The EW-7811Un features a Realtek RTL8192C depending on the revision. Since it uses a Realtek chipset you must use the Realtek’s version of hostapd. The majority of this following section was taken from, http://jenssegers.be/blog/43/Realtek-RTL8188-based-access-point-on-Raspberry-Pi. Proper credits goes to the author.

cd ~
wget https://github.com/jenssegers/RTL8188-hostapd/archive/v1.1.tar.gz
tar -zxvf v1.1.tar.gz
cd RTL8188-hostapd-1.1/hostapd
sudo make
sudo make install

Create the following file /etc/hostapd/hostapd.conf and tailor the following setting:

# Basic configuration
interface=wlan0
ssid=VMUGCheckin
channel=3

# WPA and WPA2 configuration
macaddr_acl=0
auth_algs=1
ignore_broadcast_ssid=0
wpa=3
wpa_passphrase=YourPassPhrase
wpa_key_mgmt=WPA-PSK
wpa_pairwise=TKIP
rsn_pairwise=CCMP

# Hardware configuration
driver=rtl871xdrv
ieee80211n=1
hw_mode=g
device_name=RTL8192CU
manufacturer=Realtek

Edit the following file to point to the newly created conf file above. Open up /etc/default/hostapd and make it reflect the following:

DAEMON_CONF="/etc/hostapd/hostapd.conf"

Enable the access point by restarting the hostapd service after all the changes:

sudo service hostapd restart

PHP Application

After everything, download the PHP binary bits included and extract everything to /var/www and follow the directions included in the 7z archive or download the complete Raspberry Pi below which includes all the work above including the application.

Download and extract the 7z archive:

wget <oldurl>
7z x -y -o/var/www VMUGWirelessCheckin_v103.7z

Ensure correct permissions:

sudo chown www-data:www-data /var/www/ -R
sudo find /var/www/ -type d -exec chmod 755 {} ;
sudo find /var/www/ -type f -exec chmod 644 {} ;
sudo chmod 664 /var/www/Checkin.*

For good house keeping delete the old landing page:

sudo rm -f /var/www/index.lighttpd.html

Be sure to set 664 Unix permissions on the *.db (SQLite database) and modify variables as needed in settings.php. Replace the background.png and logo.png under the images directory.

You should now be complete!

Application links are http://<host>/admin.php for the Administrative Functions page and http://<host>/reprint.php for the Reprint Page.

Summary

This give you everything you need to setup the hardware portion of this project. The software portion is simple, extract and deploy. Please post any questions or comments below.

Download / Git Repository

The Git repository for this project can be found here at GitHub, https://github.com/tkrn/pivmugc for the latest version.

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Installing XAMPP + Xdebug on Oracle Linux 6.4 x86

This guide will show you how to install XAMPP with Xdebug (compiled) on an RedHat/Oracle Linux 6.4 x86 installation in a few simple steps.

Login in as root or su over to root to start with. Let’s start by making sure we have all the development tools that are necessary to compile the Xdebug library for XAMPP in addition bringing everything the system most up-to-date.

yum update -y
yum groupinstall "Development Tools" -y

Grab the download links from ApacheFriends for XAMPP and use wget to get XAMPP and the Development Packages.

cd ~
wget http://www.apachefriends.org/download.php?xampp-linux-1.8.1.tar.gz
wget http://www.apachefriends.org/download.php?xampp-linux-devel-1.8.1.tar.gz

Extract XAMPP and move to it’s permanent location.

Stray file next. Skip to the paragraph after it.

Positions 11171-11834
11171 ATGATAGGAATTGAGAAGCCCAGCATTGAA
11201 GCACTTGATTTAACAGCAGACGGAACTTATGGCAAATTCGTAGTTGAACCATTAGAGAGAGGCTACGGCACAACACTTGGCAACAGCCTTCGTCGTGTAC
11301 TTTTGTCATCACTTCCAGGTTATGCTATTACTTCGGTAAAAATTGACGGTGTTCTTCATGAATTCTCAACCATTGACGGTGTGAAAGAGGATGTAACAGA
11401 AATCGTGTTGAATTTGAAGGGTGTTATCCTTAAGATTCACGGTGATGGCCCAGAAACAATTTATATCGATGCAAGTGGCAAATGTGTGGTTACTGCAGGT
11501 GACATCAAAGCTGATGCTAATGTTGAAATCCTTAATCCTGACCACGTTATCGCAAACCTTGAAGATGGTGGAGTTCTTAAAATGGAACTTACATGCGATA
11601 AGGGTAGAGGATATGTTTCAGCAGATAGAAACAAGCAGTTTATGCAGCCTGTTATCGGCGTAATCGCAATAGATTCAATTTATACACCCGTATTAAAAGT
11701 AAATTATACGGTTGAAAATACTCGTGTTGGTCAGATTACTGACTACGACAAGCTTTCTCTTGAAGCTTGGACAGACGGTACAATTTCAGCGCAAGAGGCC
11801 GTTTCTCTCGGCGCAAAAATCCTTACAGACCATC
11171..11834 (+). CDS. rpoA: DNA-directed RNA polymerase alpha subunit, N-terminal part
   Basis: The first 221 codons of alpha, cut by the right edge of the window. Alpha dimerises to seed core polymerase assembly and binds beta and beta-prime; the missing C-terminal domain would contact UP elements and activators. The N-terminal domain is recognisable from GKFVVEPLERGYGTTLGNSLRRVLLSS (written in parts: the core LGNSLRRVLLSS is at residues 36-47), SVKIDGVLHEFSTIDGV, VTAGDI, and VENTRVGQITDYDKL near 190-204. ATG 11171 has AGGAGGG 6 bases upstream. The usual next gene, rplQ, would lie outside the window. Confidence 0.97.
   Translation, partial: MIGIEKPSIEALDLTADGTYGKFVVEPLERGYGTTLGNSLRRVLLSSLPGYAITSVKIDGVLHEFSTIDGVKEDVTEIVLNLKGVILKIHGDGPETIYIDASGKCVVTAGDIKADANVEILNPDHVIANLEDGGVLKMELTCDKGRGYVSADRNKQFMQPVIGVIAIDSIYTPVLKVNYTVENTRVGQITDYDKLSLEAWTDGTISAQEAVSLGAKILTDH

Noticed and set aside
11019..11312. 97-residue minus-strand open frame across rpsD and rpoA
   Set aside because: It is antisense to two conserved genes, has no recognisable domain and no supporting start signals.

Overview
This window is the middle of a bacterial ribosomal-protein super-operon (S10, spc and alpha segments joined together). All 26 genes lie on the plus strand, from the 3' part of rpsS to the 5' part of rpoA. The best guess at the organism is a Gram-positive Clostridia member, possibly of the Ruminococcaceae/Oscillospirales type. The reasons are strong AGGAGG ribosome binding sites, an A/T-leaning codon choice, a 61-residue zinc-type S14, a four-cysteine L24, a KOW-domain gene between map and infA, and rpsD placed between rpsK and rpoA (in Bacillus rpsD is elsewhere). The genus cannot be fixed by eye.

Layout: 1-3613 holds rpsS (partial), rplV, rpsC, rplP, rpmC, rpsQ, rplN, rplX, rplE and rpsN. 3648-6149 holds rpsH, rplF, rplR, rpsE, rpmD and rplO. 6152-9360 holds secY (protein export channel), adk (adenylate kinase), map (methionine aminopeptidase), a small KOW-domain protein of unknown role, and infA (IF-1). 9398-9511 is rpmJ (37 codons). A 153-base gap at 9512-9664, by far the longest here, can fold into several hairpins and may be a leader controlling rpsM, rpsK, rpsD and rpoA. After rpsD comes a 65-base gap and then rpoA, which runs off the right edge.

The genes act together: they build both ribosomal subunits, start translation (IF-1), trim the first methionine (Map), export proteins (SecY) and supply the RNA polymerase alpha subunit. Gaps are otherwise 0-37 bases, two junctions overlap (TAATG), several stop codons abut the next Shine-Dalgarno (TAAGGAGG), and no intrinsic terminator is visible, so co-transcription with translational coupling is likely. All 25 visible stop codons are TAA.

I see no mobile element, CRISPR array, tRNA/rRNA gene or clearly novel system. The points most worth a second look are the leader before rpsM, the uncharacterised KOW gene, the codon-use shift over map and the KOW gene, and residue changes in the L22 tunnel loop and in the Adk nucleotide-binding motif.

tar -xzvf xampp-linux-1.8.1.tar.gz
mv lampp/ /opt

Extract XAMPP Development libraries and copy the include directory into the base of the lampp directory for use with the compiler.

tar -xzvf xampp-linux-devel-1.8.1.tar.gz
cp -r lampp/include /opt/lampp/.

Using PECL install Xdebug which will invoke the process to compile it the extension.

/opt/lampp/bin/pecl update-channels
/opt/lampp/bin/pecl install Xdebug

Edit the php.ini file to add the newly compiled Xdebug.

vi /opt/lampp/etc/php.ini

Add in the following lines at the end of the php.ini configration file.

zend_extension = "/opt/lampp/lib/php/extensions/no-debug-non-zts-20100525/xdebug.so"
xdebug.remote_enable = 1
xdebug.remote_handler = "dbgp"
xdebug.remote_host = "localhost"
xdebug.remote_port = 9000

Start/Restart XAMPP. Browse to the http://host/xampp/phpinfo.php page to ensure Xdebug was loaded properly.

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EMC VNX Celerra NAS Multiprotocol Environment Planning

A mixed protocol environment means that you have two means of accessing the same data generally through SMB/CIFS/Samba and NFS. SMB is natively supported in Windows and NFS is natively in *nix environments.

There are complexities an organization will always run into when running in a mixed protocol environment which is a result of how Windows and *nix systems handle security at the core of their respective operating systems. *nix platforms handles permissions by using permission bits and Windows uses Access Control Lists (ACL). Ownership of a file is either defined by a User ID (UID) in the Unix world or a Security ID (SID) in Windows.

Fundamentally, *nix and Windows platforms handles files, permissions and sharing completely differently and this introduces new complexities because of this business requirement. It is my personal advice, try to avoid running a mixed protocol environment if possible. If a there is a requirement that mandates this need, then design and plan accordingly to prevent future headaches down the road.

This article is not a how-to guide on how to implement a mixed protocol environment since each implementation is unique since there is a complexity reason for driving to use the mixed protocol environment to begin with. Use the following as things to understand and to take in account BEFORE you implement a mixed protocol environment.